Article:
Many Deir ez-Zor natives rose up against the Syrian regime starting in 2011 and fear being arrested, kidnapped or “disappeared” should President Bashar al-Assad’s troops reenter the area.
They have long seen the YPG as having close relations with the Syrian government.
Ahmed al-Sawadi, the founder of the online media outlet Euphrates Post who was instrumental in getting information out of IS-held areas, told Al-Monitor in an interview in late October 2019, “All my male relatives still in Deir ez-Zor are packing up and getting ready to leave at a moment’s notice” if the regime and the SDF were to make a deal in that area like in the northern part of the SDF-held area after US troops withdrew.
US troops have since gone back to bases in Deir ez-Zor, allegedly to protect oil fields, but it is not clear how long they will remain.
On the killing of Khalaf, Sawadi said that YPG fighters often disguise themselves as civilians and they may have assumed the woman was a fighter. He noted, however, that the killing should be considered a war crime.
The Kurdish YPG, the main component of the SDF, is linked to the Kurdistan Workers Party (PKK), which is officially considered a terrorist organization in the United States, the European Union and Turkey. Many of the SDF’s leaders spent years or decades in the PKK prior to joining the SDF. Turkey has been in a decades-long conflict with the PKK and considers it as much of a risk as IS and al-Qaeda.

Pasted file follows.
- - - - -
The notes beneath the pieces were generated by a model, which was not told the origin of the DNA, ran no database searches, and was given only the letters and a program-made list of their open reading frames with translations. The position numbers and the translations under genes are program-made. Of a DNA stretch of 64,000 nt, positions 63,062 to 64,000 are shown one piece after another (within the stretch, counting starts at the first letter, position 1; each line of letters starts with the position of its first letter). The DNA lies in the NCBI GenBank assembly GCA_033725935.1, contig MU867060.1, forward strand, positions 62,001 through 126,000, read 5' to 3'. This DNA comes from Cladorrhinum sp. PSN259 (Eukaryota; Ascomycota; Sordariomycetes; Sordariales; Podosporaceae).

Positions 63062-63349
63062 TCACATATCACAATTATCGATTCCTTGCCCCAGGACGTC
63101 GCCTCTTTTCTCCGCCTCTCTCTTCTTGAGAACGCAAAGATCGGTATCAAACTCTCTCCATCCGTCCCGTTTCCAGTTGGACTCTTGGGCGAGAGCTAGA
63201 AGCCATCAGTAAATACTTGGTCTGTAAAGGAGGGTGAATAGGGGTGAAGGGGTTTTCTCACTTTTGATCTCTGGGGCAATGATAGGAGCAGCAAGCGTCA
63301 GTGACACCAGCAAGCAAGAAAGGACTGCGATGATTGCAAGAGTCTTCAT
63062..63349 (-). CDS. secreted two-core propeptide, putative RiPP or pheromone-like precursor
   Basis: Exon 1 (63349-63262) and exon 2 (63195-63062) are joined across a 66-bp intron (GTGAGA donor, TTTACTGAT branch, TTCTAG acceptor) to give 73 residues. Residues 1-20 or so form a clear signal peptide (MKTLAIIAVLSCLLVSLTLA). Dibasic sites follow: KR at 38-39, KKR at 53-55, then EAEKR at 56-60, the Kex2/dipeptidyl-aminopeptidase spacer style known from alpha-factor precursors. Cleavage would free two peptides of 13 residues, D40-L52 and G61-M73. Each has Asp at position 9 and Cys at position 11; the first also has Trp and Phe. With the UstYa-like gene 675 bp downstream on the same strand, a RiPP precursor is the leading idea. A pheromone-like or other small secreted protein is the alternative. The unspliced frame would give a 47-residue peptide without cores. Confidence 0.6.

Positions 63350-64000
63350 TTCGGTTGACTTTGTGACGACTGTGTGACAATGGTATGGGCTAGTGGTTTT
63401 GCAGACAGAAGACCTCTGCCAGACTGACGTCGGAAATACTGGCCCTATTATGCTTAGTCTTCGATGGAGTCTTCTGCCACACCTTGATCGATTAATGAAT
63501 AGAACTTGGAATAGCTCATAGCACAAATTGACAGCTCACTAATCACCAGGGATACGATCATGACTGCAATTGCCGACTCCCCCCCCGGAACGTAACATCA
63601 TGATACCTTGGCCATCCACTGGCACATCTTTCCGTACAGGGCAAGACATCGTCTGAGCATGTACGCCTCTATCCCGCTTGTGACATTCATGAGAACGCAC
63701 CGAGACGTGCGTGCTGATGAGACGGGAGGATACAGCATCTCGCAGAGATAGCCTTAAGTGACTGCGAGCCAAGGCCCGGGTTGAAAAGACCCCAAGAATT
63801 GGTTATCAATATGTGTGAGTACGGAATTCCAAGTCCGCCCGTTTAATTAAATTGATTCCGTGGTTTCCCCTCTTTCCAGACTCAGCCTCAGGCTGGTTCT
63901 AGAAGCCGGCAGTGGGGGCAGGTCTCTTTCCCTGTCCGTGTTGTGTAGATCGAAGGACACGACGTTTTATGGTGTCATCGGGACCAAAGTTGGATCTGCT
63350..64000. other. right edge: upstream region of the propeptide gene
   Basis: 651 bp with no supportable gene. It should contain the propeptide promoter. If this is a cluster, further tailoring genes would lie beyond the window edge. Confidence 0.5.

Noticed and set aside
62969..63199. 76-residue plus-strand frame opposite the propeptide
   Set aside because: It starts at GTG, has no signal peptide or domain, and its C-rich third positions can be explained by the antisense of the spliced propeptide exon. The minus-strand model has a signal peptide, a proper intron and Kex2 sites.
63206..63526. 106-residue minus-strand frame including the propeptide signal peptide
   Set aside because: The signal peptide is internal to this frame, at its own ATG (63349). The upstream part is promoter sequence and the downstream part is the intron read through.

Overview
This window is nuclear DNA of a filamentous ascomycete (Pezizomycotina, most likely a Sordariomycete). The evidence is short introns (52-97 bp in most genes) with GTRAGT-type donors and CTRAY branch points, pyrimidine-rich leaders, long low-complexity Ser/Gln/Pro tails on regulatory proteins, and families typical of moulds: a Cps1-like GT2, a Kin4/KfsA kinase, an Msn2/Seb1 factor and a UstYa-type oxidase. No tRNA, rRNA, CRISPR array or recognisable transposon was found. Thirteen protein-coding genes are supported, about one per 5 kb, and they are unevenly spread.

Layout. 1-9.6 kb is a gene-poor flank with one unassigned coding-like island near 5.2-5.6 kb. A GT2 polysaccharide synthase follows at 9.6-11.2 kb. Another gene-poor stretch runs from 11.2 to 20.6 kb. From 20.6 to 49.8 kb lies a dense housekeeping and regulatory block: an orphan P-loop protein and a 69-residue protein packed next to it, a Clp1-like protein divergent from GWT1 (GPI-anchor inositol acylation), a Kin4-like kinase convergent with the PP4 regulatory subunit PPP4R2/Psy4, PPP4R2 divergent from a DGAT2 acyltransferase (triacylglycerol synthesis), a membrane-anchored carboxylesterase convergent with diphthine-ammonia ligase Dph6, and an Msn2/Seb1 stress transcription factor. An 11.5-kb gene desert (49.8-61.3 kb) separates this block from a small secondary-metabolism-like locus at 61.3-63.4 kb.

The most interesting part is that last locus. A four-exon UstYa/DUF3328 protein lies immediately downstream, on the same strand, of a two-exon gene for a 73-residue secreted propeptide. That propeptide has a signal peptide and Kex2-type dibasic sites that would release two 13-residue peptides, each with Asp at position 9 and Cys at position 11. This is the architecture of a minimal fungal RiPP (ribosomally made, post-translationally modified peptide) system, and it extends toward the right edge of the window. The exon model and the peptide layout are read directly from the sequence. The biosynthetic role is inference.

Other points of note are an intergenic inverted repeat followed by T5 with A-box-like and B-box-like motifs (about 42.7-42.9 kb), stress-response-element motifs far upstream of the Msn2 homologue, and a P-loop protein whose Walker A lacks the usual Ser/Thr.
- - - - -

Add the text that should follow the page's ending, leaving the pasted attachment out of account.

Many reports have attributed al-Qaeda ideology to Ahrar al-Sharqiya and linked the group to Abu Maria al-Qahtani, an Iraqi national and former Jabhat al-Nusra commander in Syria. Shaqra denied these claims to this reporter both in the 2016 interview and in the Whatsapp conversation in November.
In April 2016, this reporter interviewed the other main commander of Ahrar al-Sharqiya at that time, a former first lieutenant for the regime known as Abu Ishaq al-Ahwazi.
Ahwazi would then and years later describe Qahtani as a “hero.” He subsequently argued with Shaqra, leaving the group that year, and was helped by another FSA commander to return to eastern Syria after allegedly receiving pledges of assistance to form a group of Arab fighters to retake their province.
When no assistance materialized, Ahwazi joined the SDF and helped them in the fight for his home province of Deir ez-Zor, sending videos of himself fighting in the Hejin battle to the few friends from Deir ez-Zor who continued to be in contact with him after the “traitorous” move of joining the Kurdish-led force.
In early 2019, he was killed in a suspicious attack, allegedly by IS, near his home town.
Deir ez-Zor is an area with strong tribal links. However, the man who was the official leader of Shaqra’s tribe, Nawaf al-Bashir from the Baggara, is now on a different side.
This reporter interviewed Bashir in 2014 and 2016, when he was still officially with the opposition. In the first interview, he had said on the issue of tribal relations, “The regime is better than the opposition because it gave us [tribal leaders] our rights.” He joined the regime in early 2017.
Shaqra told Al-Monitor in 2016, “We respect Nawaf and he is our leader,” but in the conversations earlier this month he refused to discuss the issue.